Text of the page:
Fear and Loathing in Deliberation: One Connection Between Emotion and Rationality

Dissertation, The University of North Carolina at Chapel Hill (2003)

Hans D. Muller
American University of Beirut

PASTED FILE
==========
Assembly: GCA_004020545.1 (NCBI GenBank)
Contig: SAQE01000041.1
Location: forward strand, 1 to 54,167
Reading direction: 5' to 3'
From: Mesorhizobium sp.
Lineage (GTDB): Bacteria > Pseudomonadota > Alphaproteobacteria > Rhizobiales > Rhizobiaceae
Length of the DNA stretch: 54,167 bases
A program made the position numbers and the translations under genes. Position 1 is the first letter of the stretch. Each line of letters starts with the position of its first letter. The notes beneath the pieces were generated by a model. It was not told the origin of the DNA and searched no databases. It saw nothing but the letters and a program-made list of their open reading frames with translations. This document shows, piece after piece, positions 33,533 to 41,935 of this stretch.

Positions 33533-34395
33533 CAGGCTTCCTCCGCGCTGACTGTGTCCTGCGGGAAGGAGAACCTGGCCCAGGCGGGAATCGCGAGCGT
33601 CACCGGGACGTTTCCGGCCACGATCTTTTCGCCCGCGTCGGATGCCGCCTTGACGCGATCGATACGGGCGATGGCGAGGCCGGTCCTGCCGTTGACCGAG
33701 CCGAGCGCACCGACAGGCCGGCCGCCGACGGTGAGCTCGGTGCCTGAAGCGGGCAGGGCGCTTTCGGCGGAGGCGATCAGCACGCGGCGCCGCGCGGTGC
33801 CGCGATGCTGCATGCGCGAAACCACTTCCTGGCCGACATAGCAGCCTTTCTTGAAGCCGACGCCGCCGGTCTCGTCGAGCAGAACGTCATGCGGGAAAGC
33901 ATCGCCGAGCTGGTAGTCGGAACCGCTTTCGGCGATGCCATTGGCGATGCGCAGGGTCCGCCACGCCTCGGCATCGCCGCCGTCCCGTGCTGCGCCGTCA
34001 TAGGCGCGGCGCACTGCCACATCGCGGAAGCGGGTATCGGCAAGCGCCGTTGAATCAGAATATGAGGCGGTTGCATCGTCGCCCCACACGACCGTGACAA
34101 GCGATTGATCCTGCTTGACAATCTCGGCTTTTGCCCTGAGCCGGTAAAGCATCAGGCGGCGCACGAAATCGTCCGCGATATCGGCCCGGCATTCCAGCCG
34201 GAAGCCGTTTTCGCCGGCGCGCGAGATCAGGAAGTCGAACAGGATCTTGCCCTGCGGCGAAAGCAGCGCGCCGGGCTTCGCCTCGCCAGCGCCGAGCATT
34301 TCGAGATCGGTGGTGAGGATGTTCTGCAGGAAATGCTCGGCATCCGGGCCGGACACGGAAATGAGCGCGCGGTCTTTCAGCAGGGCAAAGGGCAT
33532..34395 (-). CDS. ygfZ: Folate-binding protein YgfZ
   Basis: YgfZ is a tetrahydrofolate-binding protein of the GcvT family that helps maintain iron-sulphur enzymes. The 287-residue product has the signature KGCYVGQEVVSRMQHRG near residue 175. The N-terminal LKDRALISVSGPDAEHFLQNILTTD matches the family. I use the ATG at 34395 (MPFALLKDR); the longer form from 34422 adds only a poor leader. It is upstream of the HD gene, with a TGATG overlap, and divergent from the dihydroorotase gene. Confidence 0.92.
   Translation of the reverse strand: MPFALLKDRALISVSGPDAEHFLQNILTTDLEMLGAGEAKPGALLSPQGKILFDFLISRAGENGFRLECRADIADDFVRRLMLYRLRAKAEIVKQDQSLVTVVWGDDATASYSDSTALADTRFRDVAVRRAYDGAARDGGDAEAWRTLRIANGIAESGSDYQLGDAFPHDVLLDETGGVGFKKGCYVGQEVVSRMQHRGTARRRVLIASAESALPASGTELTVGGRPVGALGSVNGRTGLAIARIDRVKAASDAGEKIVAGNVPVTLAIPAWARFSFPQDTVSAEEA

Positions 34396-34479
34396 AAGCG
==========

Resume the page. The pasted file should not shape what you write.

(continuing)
It is widely believed that rational deliberation must be dispassionate. I argue that this is a mistake. The traditional divide between intellectual and emotional faculties is a false dichotomy. In my analysis, I focus on the two emotions that seem most in tension with rationality---fear and anger---and explain how they bring resources to decision-making that go beyond the capacities of bare reason. ;I critique two distinct historically significant arguments for the thesis that emotions have no legitimate role in rational deliberation. One is based on the claim that emotions are non-cognitive and are thus incapable of engaging reason, while the other identifies emotions as false judgments, so they count as cognitive but serve only to undermine rational deliberation. At least three philosophers---Augustine, Hobbes, and Hume---have resisted the conclusions of those traditional arguments. ;Their leading idea is that affect contributes to deliberation in ways that unaided reason cannot. My tools for expanding on this insight are the concepts of "choice-situation" and "emotional content". A choice-situation involves a two-part relation; comprising both the external environment in which a choice must be made, as well as the cognitive and conative resources the agent brings to the situation. Emotional content is intentional content that is not just the intentional content of beliefs and desires. I use the model of aspect perception to explain the unique properties of emotional content. ;In certain choice-situations, emotions contribute positively to deliberation. The contribution can be to make deliberation more efficient; to increase the likelihood of its delivering the right result; or to make it possible to reach any decision at all. These contributions are not merely causal, but are rational in the same sense in which pure belief-desire deliberation is rational, viz., by working through intentional contents and logical relations between them. Emotions are intentional in a special way: they have emotional contents that cannot be reduced to the content of any other psychological state or states. And it is in virtue of their contents of that distinctive type that they play their positive role in deliberation.
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